Mention of Welles' 1947 departure from the US due to reasons of income tax problems and suspicions of communism by the FBI and and the California committee for unamerican activities. Hearst was a strong MacCarthy supporter.
The communist witchhunt period is examined in some detail. Touch of Evil and The Trial are seen partly as a commentary on that political climate.
'The age of conformity' and the birth of the counter-culture
Welles' denonciation of Alfred Luce's Life Magazine manifesto. The decline of the American intellectual is examined, with a quote from Christopher Lasch's 'The Agony of the American Left' among others. The rise of the beat generation and the counter culture movement is touched upon - Chimes at Midnight and the figure of Falstaff is considered as a reflection of this period.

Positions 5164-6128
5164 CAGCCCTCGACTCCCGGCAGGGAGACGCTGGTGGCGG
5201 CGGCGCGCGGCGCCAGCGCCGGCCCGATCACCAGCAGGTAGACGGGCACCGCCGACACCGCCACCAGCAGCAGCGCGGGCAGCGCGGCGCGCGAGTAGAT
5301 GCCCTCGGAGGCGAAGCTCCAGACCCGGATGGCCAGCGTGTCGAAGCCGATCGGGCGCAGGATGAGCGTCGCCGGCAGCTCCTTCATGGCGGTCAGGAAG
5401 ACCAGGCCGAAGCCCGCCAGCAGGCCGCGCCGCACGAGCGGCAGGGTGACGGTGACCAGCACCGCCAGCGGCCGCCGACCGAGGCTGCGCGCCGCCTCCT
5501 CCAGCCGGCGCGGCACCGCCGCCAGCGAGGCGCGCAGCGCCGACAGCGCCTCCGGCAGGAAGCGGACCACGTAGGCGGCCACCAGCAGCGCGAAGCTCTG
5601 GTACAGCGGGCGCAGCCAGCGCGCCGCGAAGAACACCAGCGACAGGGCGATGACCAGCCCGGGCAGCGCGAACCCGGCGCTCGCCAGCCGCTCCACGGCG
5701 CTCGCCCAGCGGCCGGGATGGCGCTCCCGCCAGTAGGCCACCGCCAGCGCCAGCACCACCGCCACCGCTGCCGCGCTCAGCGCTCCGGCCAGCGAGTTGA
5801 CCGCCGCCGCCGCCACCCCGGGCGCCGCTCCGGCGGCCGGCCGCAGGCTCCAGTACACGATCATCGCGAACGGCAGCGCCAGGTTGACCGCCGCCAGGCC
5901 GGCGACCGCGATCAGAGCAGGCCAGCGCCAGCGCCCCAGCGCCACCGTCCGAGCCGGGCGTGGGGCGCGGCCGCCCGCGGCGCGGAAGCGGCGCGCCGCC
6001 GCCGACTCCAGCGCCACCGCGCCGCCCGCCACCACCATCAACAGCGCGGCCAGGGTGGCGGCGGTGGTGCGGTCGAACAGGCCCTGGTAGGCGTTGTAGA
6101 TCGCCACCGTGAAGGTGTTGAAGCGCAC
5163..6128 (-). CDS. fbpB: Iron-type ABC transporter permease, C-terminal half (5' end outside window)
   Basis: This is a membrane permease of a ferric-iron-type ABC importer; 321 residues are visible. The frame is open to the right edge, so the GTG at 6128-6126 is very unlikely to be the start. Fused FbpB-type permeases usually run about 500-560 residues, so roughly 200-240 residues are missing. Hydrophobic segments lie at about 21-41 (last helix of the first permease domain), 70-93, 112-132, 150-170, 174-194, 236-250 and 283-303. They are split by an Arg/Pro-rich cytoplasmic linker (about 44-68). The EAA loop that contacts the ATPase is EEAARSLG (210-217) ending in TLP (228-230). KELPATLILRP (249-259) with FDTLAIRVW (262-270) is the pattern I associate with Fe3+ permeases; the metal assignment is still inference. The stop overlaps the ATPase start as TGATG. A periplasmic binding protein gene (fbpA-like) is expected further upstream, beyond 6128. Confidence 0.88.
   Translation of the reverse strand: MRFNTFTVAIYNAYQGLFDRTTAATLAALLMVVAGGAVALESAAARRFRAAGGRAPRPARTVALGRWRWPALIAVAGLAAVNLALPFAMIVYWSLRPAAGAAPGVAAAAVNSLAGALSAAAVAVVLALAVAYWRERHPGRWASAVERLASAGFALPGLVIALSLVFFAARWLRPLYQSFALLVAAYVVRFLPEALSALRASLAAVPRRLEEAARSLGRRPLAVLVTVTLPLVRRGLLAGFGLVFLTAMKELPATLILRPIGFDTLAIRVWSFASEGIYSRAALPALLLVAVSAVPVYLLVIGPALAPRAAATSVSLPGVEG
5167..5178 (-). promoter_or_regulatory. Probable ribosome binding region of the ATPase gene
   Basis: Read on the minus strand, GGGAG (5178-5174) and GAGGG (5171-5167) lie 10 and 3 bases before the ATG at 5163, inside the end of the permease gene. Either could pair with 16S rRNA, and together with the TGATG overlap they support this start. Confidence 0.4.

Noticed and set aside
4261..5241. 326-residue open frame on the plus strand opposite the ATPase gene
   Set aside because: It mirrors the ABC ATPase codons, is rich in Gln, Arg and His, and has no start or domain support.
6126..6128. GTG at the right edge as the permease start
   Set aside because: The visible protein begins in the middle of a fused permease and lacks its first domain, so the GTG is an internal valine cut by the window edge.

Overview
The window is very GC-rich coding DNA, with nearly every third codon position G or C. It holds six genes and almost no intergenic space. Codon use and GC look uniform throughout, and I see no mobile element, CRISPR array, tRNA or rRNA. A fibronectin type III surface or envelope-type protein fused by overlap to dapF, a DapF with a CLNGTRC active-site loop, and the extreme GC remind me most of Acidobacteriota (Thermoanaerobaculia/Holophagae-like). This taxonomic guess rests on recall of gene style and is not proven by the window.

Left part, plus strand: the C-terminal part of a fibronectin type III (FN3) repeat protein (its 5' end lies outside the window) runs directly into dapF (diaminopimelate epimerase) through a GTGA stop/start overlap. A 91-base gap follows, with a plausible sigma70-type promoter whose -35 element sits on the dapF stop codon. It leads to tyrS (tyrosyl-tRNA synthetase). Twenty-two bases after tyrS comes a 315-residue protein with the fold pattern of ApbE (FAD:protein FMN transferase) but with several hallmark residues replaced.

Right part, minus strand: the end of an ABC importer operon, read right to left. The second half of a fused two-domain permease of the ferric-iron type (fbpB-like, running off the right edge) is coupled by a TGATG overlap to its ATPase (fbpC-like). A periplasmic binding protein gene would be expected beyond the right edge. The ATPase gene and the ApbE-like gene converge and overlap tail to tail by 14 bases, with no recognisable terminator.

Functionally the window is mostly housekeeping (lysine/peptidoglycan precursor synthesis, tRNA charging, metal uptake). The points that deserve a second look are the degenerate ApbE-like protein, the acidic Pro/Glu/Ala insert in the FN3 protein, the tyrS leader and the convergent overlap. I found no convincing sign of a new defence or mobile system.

Communication and consumerism
Welles ' dual image of media personality and artist is examined. The author identifies the end of the modern period with Andy Warhol's Campbell Soup prints (ironically establishing a link with Welles' Campbell-sponsored radio series). The problems of the post-modern mass media consumer society are examined. The position of art in mass production marketplace as exemplified by Warhol. F for Fake is seen as a reflection of this period.
Here ends this brief summary of two sections of this book - the other sections deal with Welles and film theory, Welles as public figure, actor, and director, Welles in theatre and radio, and ends with an analysis of Welles' Heart of Darkness project. The book is a massive compendium of essays examining various aspects of Welles' career - there are two other large volumes - dealing more specifically with Welles' career chronoligically.